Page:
Babies in Prison


Babies in Prison

In Zambia, when a mother is sentenced to prison and she has a child aged 4 or under, the child will often go with her. As conditions in Zambian prisons are notoriously bad, Kids Alive Zambia has launched a new programme to provide practical, spiritual and emotional support for both mother and child. Crucially, we are also working with the prison authorities to advocate for systems reform so that children are better cared for when behind bars.

There are many babies and toddlers literally languishing behind bars with their mothers in the six main women prisons in Zambia, scattered throughout the country. Conditions are poor and overcrowding means there are no individual cells, with inmates often having to sleep en masse on the floor. Children always sleep next to their mothers and never have their own bed or cot. There are no dedicated resources for the babies and toddlers – no nappies, clothes, medicine, toiletries, cleaning facilities, etc. Food is scarce, with no additional or specific nutrition for breastfeeding mothers. Hygiene is especially bad, with all inmates living in dirty conditions, typically living in one set of clothing for their entire prison sentence.

The children are brought up living alongside criminals, picking up unhealthy behavioural habits, including those of their mother. Exposed to bitterness, anger, violence and subservience their critical years of development are traumatic. The long-term impact of being raised in this oppressive environment is devastating, with their mothers desperately needing counselling, mentoring and support to better care for their child's well-being. These children really couldn’t have a worse start to their lives. 

Kids Alive want to minister to them to create an enabling environment, so their stay in prison is as good as possible; and they and their mothers will come out knowing God and equipped and ready to live a normal and fulfilled life. 

How it will work

A Case Worker will be assigned to each mother and child who will assess the status and needs of the child, mother and siblings and devise a plan. Overseen by the Case Worker, volunteers, our Child Psychologist and the prison chaplaincy, emotional support and trauma care will be provided.  Regular visits to the mother and child will take place to assess their progress and the affectiveness of our interventions.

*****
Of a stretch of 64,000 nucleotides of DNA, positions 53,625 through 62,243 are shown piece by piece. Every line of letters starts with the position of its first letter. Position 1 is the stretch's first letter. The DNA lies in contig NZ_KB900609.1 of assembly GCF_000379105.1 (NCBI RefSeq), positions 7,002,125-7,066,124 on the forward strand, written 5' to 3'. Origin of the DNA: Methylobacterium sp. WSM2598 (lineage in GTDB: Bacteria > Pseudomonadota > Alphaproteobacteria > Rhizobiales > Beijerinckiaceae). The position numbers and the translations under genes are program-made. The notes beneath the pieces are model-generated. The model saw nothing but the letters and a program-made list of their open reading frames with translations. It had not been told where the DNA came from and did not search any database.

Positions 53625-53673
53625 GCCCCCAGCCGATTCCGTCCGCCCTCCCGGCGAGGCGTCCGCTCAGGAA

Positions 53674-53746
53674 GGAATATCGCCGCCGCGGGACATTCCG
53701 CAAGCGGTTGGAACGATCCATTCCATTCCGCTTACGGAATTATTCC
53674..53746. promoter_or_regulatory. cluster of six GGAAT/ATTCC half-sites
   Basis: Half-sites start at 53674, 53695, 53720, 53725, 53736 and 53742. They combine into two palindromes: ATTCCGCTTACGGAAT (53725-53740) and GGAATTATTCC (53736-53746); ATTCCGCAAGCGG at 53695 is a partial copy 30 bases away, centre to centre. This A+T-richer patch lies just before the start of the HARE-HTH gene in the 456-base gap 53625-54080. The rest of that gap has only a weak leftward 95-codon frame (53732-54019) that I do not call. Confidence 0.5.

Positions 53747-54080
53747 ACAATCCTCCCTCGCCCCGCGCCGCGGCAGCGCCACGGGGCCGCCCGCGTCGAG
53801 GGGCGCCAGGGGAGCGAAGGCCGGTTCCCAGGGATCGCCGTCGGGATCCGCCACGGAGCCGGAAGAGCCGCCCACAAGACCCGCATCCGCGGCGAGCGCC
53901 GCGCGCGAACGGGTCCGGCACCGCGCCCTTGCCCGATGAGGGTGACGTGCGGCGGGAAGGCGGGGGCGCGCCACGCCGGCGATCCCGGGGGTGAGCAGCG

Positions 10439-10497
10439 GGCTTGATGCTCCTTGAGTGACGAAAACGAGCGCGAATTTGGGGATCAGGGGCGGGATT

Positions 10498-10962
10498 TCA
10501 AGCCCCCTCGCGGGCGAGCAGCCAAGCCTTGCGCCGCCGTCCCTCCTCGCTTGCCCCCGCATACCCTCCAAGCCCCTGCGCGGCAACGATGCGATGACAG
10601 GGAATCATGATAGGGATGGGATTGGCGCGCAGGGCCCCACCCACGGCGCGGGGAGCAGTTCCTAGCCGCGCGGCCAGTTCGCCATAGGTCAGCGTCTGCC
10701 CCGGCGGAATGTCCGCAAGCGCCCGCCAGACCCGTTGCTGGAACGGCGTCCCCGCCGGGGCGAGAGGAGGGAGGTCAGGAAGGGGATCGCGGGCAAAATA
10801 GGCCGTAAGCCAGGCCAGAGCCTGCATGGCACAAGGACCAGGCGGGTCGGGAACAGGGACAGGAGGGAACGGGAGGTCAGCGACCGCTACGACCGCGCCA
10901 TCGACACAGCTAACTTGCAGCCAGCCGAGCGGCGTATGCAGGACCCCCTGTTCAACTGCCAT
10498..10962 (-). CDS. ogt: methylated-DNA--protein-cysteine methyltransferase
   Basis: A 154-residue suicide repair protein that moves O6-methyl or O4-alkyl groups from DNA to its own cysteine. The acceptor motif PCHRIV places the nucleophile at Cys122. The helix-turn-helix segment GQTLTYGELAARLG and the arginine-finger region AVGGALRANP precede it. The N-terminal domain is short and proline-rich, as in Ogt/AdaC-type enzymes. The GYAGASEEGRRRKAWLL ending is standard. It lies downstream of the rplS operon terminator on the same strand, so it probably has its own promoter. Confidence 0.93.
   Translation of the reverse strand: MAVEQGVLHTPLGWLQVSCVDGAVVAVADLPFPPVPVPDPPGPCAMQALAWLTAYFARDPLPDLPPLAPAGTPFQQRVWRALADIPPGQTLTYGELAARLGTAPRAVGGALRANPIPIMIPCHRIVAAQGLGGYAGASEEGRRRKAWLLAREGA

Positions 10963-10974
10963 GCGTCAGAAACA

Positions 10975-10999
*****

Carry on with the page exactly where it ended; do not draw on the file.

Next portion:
A special Christian programme will be developed for the mothers where, on a weekly basis, they will focus on God’s heart for children, motherhood and parenthood.  We will pray with them and help them on their spiritual journey and believe this will have a massive impact on these mothers, truly transforming them. We will also pray that they in turn will witness to their fellow inmates.

Crucially, we will provide each of the mothers and children with an ongoing supply of essential items which will include food, such as porridge, ‘nshima’ and rice; additional food and nutrition for breast-feeding mothers; supplies of fresh clean water; nappies and toiletries; hygiene support materials such as sanitisers; washing detergents and also developmental toys to stimulate learning for the child.

We will work closely with members of the close and wider family to assess if it is in the child’s best interest to be with them. Where the mother’s prison sentence is 5 years or more – and where there are no suitable options for the child to be with their wider family - we will also consider whether the child should be fostered. Working closely with the our Social Worker, the volunteers and the social authorities, a suitable family will be found and the family integration model will be followed.

“I needed clothes and you clothed me, I was sick and you looked after me, I was in prison and you came to visit me. Then the righteous will answer him, ‘Lord, when did we see you hungry and feed you, or thirsty and give you something to drink? When did we see you a stranger and invite you in, or needing clothes and clothe you? When did we see you sick or in prison and go to visit you?’  “The King will reply, ‘Truly I tell you, whatever you did for one of the least of these brothers and sisters of mine, you did for me.’ ” Matthew 25: 36-40

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